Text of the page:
Meadowlark Bar and 19 other bars across the country are in hot water from The American Society of Composers, Authors, and Publishers (ASCAP). Today, the ASCAP announced that it has launched 19 individual copyright infringement actions against establishments nationwide including Denver’s Meadowlark, due to the unauthorized public performance of ASCAP members’ copyrighted works. According to Jackson Wagener Vice President of Business & Legal Affairs with ASCAP, the allegations stem from Meadowlark’s refusal to obtain an ASCAP license for the public performances the bar typical holds. On average, nationally establishments pay around $750 a year which equates to less than $2 a day.
“Music is enormously valuable to bars and restaurants, creating an emotional connection with patrons and providing the right ambiance to attract and retain customers,” commented ASCAP Executive Vice President of Licensing Stephanie Ruyle. “However, each of the establishments sued today has decided to use music without compensating songwriters. Hundreds of thousands of well-run businesses across the nation recognize the importance of paying music creators to use their music, and understand that it is both the lawful and right thing to do. By filing these actions, ASCAP is standing up for songwriters whose creative work brings great value to all businesses that publicly perform their music.”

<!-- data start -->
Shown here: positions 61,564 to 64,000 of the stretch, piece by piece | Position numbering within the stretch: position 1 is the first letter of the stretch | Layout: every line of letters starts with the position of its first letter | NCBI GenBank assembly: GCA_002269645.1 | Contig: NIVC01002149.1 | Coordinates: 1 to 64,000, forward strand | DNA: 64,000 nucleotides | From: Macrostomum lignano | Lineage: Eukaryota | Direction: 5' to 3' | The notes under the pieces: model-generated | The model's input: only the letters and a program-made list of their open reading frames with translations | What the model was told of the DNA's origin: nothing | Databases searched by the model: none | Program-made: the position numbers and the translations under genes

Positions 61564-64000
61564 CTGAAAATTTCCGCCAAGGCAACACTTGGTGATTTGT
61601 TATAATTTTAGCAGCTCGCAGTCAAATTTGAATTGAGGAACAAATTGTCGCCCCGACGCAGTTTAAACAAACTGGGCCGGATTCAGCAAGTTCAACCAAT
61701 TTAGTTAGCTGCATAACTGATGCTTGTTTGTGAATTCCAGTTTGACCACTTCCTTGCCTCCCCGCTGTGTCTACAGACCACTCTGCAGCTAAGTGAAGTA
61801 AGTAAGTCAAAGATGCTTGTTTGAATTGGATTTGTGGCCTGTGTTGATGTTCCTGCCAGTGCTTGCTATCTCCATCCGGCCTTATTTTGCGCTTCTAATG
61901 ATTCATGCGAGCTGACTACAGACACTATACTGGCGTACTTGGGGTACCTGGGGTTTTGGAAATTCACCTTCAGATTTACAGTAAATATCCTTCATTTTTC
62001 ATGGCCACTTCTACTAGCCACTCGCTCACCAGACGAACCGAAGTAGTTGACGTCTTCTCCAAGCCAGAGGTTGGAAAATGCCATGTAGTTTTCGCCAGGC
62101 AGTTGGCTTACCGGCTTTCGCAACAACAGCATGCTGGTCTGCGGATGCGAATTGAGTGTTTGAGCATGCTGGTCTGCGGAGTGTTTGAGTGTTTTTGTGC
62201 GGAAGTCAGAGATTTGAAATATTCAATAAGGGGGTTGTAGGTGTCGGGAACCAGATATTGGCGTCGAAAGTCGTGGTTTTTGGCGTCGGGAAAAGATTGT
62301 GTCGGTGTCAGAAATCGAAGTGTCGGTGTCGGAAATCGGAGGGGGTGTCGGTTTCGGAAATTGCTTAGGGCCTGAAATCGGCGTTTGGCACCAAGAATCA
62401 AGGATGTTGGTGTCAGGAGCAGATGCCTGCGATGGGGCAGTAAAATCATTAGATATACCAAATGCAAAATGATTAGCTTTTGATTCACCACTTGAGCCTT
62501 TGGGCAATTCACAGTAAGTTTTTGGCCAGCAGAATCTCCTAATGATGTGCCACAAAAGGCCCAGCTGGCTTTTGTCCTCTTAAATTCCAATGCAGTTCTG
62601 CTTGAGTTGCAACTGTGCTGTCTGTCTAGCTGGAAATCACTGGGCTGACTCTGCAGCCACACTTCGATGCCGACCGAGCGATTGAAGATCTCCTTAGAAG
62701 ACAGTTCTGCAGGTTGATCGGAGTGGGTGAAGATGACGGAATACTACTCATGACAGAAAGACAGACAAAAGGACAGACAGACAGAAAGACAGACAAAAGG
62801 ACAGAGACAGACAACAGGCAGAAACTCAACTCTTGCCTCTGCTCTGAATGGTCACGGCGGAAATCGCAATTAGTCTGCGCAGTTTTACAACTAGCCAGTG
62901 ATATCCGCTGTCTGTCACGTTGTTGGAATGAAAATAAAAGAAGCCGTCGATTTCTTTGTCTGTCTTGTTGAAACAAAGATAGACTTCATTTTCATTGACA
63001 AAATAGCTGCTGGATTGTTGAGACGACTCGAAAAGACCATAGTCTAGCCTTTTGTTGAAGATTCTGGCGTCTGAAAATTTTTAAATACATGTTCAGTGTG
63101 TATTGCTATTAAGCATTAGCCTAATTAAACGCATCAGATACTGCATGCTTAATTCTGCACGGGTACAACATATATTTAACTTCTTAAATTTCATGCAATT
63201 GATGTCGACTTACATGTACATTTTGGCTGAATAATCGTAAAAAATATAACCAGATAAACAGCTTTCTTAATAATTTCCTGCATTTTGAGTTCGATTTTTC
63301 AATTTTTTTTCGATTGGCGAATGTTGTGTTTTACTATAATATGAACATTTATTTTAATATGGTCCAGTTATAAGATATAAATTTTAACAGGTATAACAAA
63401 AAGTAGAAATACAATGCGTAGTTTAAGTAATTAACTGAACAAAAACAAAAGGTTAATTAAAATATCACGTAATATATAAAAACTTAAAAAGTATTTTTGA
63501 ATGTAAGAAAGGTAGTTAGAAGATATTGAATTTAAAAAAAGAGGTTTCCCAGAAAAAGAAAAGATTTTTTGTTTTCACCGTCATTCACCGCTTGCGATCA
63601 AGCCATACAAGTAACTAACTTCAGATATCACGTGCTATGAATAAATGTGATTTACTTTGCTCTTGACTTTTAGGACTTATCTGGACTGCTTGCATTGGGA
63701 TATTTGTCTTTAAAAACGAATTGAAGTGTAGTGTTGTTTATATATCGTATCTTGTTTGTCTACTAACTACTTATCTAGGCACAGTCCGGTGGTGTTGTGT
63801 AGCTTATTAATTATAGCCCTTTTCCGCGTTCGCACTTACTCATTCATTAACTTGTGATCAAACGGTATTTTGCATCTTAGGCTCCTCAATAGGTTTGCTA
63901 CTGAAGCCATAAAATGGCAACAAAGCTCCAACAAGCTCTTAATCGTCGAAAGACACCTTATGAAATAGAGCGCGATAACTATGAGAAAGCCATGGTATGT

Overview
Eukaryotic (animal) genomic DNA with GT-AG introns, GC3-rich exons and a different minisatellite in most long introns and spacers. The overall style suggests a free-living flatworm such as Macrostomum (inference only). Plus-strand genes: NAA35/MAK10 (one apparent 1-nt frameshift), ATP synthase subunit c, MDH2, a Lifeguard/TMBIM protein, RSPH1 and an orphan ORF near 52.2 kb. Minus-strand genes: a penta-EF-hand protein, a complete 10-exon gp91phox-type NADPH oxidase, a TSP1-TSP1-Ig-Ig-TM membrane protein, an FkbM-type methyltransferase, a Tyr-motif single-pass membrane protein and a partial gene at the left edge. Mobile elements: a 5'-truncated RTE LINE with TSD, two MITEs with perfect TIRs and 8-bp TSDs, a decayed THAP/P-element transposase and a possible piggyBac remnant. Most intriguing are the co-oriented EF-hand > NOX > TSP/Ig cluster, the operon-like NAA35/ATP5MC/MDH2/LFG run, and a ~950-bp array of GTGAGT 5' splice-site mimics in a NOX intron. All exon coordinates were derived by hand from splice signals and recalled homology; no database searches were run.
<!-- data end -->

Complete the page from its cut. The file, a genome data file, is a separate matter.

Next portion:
ASCAP operates on a non-profit basis and represents 725,000 independent songwriters, composers and publishers. For that group, royalties make up the majority of their living and organizations like ASCAP help facilitate the delivery of such royalties wherever recorded and performed music is offered. A whopping 90% of license fees ASCAP collects goes directly to its members. Licenses vary overall, due to a couple of factors — total premises occupancy, the frequency of live music and the consideration of how music is used in the establishment (iPhone, karaoke, etc.), but all of them are annual.
Over the year’s ASCAP has made numerous attempts to educate business owners to the responsibilities to compensate songwriters, composers and publishers, but reaching a preferred outcome with Meadowlark proved fruitless. As Wagener spoke via phone conversation, “litigation is a last resort,” and one only used when reaching the establishment proves unsuccessful.
“We want every business that uses music to prosper, including bars and restaurants,” mentions ASCAP Chairman of the Board and President, songwriter Paul Williams. “After all, as songwriters and composers, we are small business owners, too, and music is more than an art form for us. It’s how we put food on the table and send our kids to school. Most businesses know that an ASCAP license allows them to offer music legally, efficiently and at a reasonable price – while compensating music creators so we can earn a living from our work and keep doing what we do best – writing music.”
Meadowlark has yet to respond to the allegations, but this article will be updated if one is available.